SAN DIEGO, November 1, 2016 - As we celebrate National Family Caregivers Month this November, the Family Caregiver Council, made up of national leaders in the caregiving and active aging space, acknowledges the impact this complex and demanding role has on adult children and spouses and the need for expanded support initiatives.
The theme this year for the national event is "Take Care to Give Care," which underscores the importance of paying attention to the stresses of caregiving - and the family caregiver.
With our rapidly aging baby boomer and senior population, the physical, emotional and financial burden on the 44 million U.S. family caregivers is not sustainable, the Council cautions.
"A number of recent studies identified the growing burden on this group - more than 18 percent of the population," says David Inns, CEO of GreatCall. "The data that is emerging from our new familycaregivercouncil.com website echoes this problem. Family caregivers need better approaches and support when it comes to work-life balance, sibling strife, and respite care, to name just some of the issues. The focus needs to move from person-centered care to person-and family-centered care in order to effect change."
The majority of visitors to the Family Caregiver Council website are caring for parents and spouses, with most living with the person they care for. Whether they are sharing a home or caring for someone who lives on their own or in long term care, the issues are similar: managing complicated medical care, often hands-on without training, grappling with both their own and their family member's emotional and physical issues, dealing with finances and unanticipated caregiving expenses, lack of paid work leave and their own family.
"While facing all those caregiving challenges, caregivers too often put themselves last. But only by taking care of yourself first can you be strong enough to take care of your loved one. You really do need to 'take care to give care'!" says John Schall, CEO of Caregiver Action Network.
The recent study "Families Caring for an Aging America," conducted by the National Academies of Sciences, Engineering and Medicine, finds that the most effective interventions are tailored to caregivers' risks needs and preferences, so individual assessment is essential. The report notes the importance of assessing, training and counselling family caregivers and practicing self-care, from learning relaxation training to making use of respite care. The study also urges more support from government agencies in terms of policy and funding reform.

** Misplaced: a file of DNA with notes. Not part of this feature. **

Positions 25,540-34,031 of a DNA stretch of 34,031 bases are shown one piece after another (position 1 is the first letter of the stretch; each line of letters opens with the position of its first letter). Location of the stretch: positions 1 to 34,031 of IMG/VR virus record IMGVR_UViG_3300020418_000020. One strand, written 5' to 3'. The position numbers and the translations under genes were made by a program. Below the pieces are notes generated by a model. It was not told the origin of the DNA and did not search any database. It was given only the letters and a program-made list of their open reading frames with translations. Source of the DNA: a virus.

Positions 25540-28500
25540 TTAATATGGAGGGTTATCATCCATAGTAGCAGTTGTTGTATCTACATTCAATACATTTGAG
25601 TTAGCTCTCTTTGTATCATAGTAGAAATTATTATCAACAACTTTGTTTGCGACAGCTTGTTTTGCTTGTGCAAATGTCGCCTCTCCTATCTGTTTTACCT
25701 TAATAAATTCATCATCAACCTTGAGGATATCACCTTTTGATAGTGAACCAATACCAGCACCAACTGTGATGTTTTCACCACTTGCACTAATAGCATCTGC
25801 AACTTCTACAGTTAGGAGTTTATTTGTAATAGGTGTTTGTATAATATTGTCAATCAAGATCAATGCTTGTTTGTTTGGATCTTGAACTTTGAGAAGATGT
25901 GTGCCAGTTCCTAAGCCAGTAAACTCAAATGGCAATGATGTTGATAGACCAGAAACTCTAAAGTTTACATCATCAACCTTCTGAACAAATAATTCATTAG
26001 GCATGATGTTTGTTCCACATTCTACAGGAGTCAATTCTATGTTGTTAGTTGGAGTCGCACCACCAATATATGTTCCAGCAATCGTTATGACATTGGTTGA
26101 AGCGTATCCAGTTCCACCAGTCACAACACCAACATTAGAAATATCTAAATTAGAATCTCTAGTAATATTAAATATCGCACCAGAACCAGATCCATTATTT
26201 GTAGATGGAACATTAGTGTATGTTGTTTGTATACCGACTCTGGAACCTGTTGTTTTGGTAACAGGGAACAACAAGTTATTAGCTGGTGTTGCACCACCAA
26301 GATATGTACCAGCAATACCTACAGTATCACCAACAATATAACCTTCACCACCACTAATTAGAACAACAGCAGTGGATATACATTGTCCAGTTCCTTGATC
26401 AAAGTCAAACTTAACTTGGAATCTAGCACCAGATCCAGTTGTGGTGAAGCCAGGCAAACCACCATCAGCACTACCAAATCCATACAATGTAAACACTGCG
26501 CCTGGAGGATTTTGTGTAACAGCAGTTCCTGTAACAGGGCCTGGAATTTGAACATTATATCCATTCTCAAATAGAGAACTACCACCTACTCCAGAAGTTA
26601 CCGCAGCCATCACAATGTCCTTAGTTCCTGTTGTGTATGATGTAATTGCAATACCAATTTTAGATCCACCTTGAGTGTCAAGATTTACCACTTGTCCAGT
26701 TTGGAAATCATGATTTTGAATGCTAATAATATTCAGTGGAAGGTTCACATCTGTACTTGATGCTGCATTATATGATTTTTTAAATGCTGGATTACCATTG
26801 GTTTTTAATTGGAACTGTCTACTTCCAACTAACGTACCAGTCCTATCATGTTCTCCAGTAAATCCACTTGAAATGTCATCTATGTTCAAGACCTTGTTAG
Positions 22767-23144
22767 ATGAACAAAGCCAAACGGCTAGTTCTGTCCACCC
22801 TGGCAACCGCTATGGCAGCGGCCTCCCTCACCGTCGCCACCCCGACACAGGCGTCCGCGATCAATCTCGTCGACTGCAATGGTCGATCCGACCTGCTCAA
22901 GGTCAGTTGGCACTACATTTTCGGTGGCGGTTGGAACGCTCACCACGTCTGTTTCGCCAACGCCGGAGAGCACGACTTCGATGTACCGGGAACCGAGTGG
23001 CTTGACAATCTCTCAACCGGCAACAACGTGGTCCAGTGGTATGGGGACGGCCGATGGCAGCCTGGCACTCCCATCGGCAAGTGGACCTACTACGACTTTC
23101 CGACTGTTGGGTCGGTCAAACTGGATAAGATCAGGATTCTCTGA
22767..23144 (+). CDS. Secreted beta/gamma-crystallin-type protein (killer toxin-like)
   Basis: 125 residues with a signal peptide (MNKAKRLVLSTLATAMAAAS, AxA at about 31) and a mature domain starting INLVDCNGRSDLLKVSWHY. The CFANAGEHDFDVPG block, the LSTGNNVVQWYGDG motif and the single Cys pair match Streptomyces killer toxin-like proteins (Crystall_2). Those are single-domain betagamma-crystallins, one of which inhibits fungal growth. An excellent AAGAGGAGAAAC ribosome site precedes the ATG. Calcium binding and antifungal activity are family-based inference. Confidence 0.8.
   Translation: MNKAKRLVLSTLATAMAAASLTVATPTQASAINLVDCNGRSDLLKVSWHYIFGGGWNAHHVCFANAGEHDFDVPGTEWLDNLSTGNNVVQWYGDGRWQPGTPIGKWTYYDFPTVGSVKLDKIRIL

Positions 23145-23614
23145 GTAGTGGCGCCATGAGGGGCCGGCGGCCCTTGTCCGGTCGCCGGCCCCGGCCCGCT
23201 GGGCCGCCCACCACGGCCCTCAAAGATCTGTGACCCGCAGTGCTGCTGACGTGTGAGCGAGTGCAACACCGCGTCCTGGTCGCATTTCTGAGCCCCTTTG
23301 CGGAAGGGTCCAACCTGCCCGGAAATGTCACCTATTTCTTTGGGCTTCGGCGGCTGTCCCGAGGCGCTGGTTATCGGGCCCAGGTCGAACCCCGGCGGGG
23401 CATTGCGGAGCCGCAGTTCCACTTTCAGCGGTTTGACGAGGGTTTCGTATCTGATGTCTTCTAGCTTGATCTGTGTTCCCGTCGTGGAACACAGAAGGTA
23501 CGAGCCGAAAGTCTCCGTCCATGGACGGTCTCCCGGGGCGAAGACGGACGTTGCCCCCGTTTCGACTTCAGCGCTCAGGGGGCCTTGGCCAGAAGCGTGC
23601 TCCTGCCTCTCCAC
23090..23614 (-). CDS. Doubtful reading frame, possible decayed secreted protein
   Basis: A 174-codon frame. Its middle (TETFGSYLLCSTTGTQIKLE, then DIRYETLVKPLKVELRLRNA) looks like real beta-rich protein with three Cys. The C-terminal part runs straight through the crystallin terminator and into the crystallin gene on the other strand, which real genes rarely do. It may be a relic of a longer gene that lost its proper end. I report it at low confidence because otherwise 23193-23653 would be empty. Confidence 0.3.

"We were encouraged by the recommendations in the National Academies report, including the recommendation to identify a national strategy to support family caregivers," added Gail Gibson Hunt, President and CEO of the National Alliance for Caregiving. "We should continue to work together as a community to pursue a national plan for America's families."
What can family caregivers do to take better care of themselves? The website offers strategies and advice for dealing with a multitude of issues. These include ambivalent feelings about their role, the challenges of long-distance caregiving, family friction, dementia, work, and even life after caregiving.
"Taking care can take many forms," says Inns, "from knowing how to ask for help to what not to say when having difficult conversations with family members, to talking to the HR manager at work. The key is not to wait for the signs of stress to stare you in the face. It is also knowing what you need and where to find those resources even before you need them."
The website recommends seven ways to manage caregiver stress:
- Accept help
- Focus on what you CAN do
- Set realistic goals and expectations
- Get connected to a caregiver community of resources - transportation, meals, classes
- Join a support group, in person or online, or participate in a caregiver forum on the web
- Set personal health goals and don't neglect your health
- Take a breather, even if it is brief. You only have 10 minutes? Read something funny, play music, meditate, take a brisk walk around the block or call a friend.
Family Caregiver Council members include: Scott Collins, CEO, Link-age; Danielle Glorioso, Executive Director, UCSD Center for Healthy Aging; Gail Hunt, President & CEO, National Alliance for Caregiving; David Inns, CEO, GreatCall; Margaret Kabat, National Director, Caregiver Support Program, Department of Veterans Affairs: Brooks Kenny, Strategic Advisor, Lotsahelpinghands; Sona Mehring, CEO, CaringBridge; John Schall, CEO, Caregiver Action Network; Kai Stinchcombe, Co-Founder & CEO, True Link; Sherwin Sheik, President & CEO, Care Linx; Louis Tenenbaum, Founder, Aging in Place Institute. The Council's advisors include Laurie Orlov, Founder, Aging in Place Technology Watch; Sally Abrahms, writer on aging and caregiving; and Mary Furlong, CEO, MFA.
GreatCall is the leader in connected health for active aging. With health and safety solutions for older adults and their family caregivers, GreatCall’s innovative suite of easy-to-use mobile products and award-winning approach to customer care helps aging consumers live more independent lives. Products and services include: Lively Wearable, GreatCall Splash, Jitterbug, Jitterbug Touch and health, safety and medical apps Urgent Care, GreatCall Link, MedCoach and 5Star.
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